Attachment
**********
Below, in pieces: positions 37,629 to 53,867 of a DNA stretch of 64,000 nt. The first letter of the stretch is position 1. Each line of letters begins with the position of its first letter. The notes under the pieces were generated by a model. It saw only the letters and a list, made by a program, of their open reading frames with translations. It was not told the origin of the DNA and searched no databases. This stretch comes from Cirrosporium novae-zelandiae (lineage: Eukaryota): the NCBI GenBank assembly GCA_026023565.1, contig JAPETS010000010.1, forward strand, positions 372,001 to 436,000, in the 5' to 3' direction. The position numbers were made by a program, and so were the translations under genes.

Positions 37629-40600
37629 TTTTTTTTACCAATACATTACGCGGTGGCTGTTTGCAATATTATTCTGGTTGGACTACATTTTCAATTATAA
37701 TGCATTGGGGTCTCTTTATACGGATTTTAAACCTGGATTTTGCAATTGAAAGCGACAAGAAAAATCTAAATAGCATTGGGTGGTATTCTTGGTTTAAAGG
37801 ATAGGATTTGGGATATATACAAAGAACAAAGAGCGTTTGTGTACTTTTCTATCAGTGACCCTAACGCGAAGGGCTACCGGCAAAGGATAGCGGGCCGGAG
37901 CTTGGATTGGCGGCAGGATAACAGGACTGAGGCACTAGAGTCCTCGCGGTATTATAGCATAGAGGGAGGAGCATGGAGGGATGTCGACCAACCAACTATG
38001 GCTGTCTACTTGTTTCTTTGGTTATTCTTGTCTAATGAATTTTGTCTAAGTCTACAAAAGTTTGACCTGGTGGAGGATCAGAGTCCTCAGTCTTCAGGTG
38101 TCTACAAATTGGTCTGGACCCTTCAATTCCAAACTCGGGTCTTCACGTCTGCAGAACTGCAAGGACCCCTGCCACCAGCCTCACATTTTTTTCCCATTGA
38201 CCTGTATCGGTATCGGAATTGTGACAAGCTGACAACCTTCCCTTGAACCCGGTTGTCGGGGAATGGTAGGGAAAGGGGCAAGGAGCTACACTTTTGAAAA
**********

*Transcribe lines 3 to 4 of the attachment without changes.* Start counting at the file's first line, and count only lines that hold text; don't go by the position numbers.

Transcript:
37629 TTTTTTTTACCAATACATTACGCGGTGGCTGTTTGCAATATTATTCTGGTTGGACTACATTTTCAATTATAA
37701 TGCATTGGGGTCTCTTTATACGGATTTTAAACCTGGATTTTGCAATTGAAAGCGACAAGAAAAATCTAAATAGCATTGGGTGGTATTCTTGGTTTAAAGG